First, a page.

Iraqi Interim Government

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    One of the Major Similarities is how the authors addressed the mental state of the people that was affected by the death of someone. For Example, In Yellow Birds, the Author showed how much the death of Murph impacted Bartle greatly. That was also the case in the first article because it showed plenty examples of how their families were example. Example of that would be and I quote “Patricia Roberts 's son, Specialist Jamaal R. Addison, was part of the invasion of 2003 when his convoy was ambushed by Iraqi forces near Nasiriya. The attack became famous because six soldiers, including Pfc. Jessica D. Lynch, were captured. But nine others from the unit died during and after the ambush, including Specialist Addison, who was 22. After his death, Ms. Roberts, 45, said she lost her job as a customer service representative because she frequently broke down in tears. “As you can see, the death of her son impacted her life so much to point that she lost her job because she couldn’t keep her composure. This just shows that war can heavily affect the people who aren’t even in the war. The major difference between the two articles that I chose and the book is that these articles also address the damage that was done to the people in Iraq. The book more…

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    After the war that occurred in Iraq and the dictatorship that came along with it by Suddam Hussein, the United States government conducted themselves as the primary source of repairing the damage and rebuilding Iraq. During that time, the United States government was held by the Bush administration. After all the damage was so called “fixed”, the Iraq government was still left in shambles; civilians, American troops, and political leaders were still being murdered. According to Larry Diamond…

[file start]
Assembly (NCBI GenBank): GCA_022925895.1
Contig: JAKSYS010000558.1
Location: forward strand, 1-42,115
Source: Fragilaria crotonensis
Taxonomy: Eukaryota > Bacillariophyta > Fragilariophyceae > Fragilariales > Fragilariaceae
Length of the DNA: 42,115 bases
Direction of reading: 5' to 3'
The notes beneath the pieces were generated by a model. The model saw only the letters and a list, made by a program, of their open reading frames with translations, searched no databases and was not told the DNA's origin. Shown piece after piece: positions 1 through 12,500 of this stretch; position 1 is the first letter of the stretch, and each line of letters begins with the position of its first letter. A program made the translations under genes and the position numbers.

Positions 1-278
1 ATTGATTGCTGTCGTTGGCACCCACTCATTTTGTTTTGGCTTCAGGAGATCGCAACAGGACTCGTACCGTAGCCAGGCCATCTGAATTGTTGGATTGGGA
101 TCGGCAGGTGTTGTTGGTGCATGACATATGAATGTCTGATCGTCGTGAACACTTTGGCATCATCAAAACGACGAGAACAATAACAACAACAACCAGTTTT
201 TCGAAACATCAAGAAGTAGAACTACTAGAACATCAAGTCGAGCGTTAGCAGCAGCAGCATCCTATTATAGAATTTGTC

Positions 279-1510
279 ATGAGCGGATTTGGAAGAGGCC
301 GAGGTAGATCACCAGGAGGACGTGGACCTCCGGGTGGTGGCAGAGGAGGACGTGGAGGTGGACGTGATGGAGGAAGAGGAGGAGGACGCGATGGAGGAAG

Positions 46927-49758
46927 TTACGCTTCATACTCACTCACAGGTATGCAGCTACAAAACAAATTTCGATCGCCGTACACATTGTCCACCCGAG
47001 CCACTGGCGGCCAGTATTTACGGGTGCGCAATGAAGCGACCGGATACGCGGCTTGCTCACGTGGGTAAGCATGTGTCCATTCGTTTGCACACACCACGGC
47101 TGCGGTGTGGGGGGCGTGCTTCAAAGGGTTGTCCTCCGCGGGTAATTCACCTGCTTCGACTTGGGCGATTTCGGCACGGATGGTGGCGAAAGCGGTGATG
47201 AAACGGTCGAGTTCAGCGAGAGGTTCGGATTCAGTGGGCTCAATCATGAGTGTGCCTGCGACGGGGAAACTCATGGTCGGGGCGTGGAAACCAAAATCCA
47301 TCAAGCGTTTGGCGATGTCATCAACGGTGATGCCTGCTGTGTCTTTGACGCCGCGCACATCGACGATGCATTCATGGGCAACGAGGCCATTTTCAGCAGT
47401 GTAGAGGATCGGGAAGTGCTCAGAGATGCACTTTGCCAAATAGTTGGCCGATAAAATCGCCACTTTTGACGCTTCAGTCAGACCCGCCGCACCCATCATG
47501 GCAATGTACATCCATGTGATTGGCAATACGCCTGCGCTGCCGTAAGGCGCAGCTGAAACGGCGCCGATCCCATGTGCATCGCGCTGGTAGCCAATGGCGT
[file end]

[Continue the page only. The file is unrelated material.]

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    Yezidi Kurds in northern Iraq never transcended their religious beliefs or identity in order to partake in Kurdish nationalist movements. Nelida Fuccaro, professor at University of Exeter, in her essay “Ethnicity, State Formation, and Conscription in Postcolonial Iraq” examines the complexities of state attempts to conscript Yezidi Kurds into the Iraqi army in the 1930s. While discussing the tribal identities of Jabal Sinjar, she notes how the relationship between the Yezidi Kurds and Sunni…

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    The holding concept allowed indigenous police or military to police the area. In order for the holding concept to be effective, a cleared neighborhood needed large force to police an area. A large force is necessary against insurgent intimidation and threats. At this point, US forces helped reestablished critical and basics services. Market shops and school were to be opened again. Over time, Iraqis controlled more and more of the projects, returning their society to normalcy. The holding…

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    Al-Barharam Case Study